Now There's "Dear Abby" for Y2K Anxieties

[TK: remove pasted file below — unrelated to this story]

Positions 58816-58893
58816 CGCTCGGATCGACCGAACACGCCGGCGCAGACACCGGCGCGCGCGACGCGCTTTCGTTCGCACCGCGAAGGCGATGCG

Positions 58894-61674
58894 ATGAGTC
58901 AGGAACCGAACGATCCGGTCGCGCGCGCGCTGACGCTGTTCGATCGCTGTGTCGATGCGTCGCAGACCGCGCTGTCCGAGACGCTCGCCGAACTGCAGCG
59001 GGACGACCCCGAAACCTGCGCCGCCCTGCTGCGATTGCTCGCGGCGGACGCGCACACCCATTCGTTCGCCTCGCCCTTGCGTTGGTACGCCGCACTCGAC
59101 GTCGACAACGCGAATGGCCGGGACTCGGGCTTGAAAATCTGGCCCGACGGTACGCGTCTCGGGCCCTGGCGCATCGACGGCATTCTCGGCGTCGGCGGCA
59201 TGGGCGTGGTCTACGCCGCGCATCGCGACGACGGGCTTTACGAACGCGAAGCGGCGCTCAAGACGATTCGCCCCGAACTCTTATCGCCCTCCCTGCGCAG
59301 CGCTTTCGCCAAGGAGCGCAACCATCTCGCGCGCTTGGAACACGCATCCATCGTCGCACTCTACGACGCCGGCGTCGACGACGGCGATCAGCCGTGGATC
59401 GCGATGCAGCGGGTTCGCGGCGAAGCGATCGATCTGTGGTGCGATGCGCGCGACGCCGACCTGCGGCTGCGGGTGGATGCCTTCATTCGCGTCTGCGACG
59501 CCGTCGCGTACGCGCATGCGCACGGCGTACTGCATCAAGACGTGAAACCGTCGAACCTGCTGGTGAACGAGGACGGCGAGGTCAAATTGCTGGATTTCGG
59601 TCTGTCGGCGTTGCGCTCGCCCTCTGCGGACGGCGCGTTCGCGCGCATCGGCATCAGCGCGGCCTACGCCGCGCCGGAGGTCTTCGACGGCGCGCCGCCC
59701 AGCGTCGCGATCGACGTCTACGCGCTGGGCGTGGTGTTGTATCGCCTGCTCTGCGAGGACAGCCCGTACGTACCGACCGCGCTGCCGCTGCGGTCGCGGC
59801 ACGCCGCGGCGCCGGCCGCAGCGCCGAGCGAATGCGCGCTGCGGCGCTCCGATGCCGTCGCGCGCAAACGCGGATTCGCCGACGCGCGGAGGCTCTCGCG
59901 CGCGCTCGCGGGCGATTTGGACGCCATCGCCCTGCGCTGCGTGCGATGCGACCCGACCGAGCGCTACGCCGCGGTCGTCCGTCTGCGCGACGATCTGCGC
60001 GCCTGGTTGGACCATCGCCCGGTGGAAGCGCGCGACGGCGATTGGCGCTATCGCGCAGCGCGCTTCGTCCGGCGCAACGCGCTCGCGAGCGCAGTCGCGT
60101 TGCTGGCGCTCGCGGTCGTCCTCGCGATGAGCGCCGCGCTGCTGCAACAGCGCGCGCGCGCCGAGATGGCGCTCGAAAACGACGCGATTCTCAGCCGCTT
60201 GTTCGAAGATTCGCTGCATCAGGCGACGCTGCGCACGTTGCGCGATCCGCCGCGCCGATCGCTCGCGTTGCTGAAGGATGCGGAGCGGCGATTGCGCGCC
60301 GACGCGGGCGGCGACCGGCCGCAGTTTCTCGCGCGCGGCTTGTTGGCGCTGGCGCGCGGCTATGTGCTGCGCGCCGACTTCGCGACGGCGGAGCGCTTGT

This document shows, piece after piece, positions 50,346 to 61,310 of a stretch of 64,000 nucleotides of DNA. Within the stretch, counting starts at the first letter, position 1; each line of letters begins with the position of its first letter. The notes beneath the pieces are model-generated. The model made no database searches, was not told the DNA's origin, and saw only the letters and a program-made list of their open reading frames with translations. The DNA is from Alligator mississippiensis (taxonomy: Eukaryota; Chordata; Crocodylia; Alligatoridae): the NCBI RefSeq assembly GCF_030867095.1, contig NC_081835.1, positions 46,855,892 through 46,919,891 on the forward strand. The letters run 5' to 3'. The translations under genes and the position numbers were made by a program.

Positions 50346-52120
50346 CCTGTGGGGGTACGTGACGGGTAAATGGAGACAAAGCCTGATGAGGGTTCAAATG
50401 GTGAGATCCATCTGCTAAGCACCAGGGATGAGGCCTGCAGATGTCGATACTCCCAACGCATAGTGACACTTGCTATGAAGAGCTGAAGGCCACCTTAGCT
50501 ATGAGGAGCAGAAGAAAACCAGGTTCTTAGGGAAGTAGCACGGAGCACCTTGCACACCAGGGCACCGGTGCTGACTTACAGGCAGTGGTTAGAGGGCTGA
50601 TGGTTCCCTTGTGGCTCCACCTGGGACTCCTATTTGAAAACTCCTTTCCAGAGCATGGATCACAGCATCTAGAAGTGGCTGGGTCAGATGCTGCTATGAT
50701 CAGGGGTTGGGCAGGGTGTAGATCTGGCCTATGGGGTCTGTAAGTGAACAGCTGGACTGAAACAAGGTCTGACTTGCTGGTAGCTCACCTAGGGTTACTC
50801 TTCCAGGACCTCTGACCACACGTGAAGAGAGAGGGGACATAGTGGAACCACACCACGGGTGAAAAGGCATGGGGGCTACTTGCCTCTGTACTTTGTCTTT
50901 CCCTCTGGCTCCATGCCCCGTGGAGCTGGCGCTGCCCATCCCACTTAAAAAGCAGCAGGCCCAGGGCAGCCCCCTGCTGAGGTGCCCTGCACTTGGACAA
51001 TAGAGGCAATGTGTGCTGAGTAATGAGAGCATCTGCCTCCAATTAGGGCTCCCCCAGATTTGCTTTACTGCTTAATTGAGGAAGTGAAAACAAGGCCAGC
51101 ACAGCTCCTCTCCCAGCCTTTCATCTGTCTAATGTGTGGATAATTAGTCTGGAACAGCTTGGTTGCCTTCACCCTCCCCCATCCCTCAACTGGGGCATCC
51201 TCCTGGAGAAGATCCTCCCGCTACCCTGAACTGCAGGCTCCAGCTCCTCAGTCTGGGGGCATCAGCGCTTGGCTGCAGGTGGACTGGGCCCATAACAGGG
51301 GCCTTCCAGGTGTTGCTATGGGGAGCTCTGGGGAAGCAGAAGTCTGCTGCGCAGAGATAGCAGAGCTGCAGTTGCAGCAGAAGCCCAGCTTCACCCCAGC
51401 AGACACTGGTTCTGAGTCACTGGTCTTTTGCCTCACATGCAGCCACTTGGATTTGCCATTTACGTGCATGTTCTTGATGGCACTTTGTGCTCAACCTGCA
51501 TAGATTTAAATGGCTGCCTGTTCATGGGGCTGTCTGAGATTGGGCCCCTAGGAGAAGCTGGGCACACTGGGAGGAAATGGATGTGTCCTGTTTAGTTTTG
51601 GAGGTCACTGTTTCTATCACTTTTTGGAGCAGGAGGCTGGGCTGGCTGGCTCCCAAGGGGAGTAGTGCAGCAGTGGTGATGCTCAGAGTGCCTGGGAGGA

LORAIN, Ohio (ANS) -- Frantic about Y2K compliance? Fretting about your personal computer's impending millennium problems? Turn your worries over to Millie, a "Dear Abby" for the computer age.Millie is an on-line robot designed by software engineer Natasha Flazynski, who will answer questions about Y2K anxieties. Millie can be found at www.y2klinks.com/botwerks/."I created her for fun," said Flazynski, owner of BotWerks, a company that designs artificial intelligent "bots" (short for robots). There was also a practical reason: Flazynski was getting 300 e-mail messages a day from her other web site, www.y2klinks.com with questions about Y2K compliance. "Millie is an automated answering machine with a sense of humor," said Flazynski.While programmed to answer only Y2K questions, Millie will take questions prying into her own cyberlife. For example: "Millie, are you male or female?" Millie shoots back: "I could be scripted to behave according to gender stereotypes, but the truth is I have no gender. I was programmed by a girl named Natasha so I guess I must respond like one."Y2K questions get more straightforward treatment, with succinct answers to software or hardware Y2K-compliance issues. Millie answers about 5,000 to 6,000 questions a day. "She's kind of a smart aleck," Flazynski says of her creation. "She's somewhat of an arrogant thing."Flazynski has also designed an investing bot called Nellie ("named after my cow") for major on-line stock trading companies. Artificial intelligent robots can be designed to answer just about any question, or respond in any way. "Millie's evil twin is Mona," Flazynski said. She designed Mona for an R-rated Internet site: "That dirty bot gets more traffic than any other."Flazynski would like to concentrate on more altruistic uses of artificial intelligent bots, such as in teaching and testing, where the robots ask the students questions that are recorded and graded. "This can be good in a home or business environment for people who don't have time to take a test in a school setting," she said."Talking" to bots on the Internet is something that people are getting used to, Flazynski said. "People understand this is not a person. They just want information, and this is the fastest way of getting it."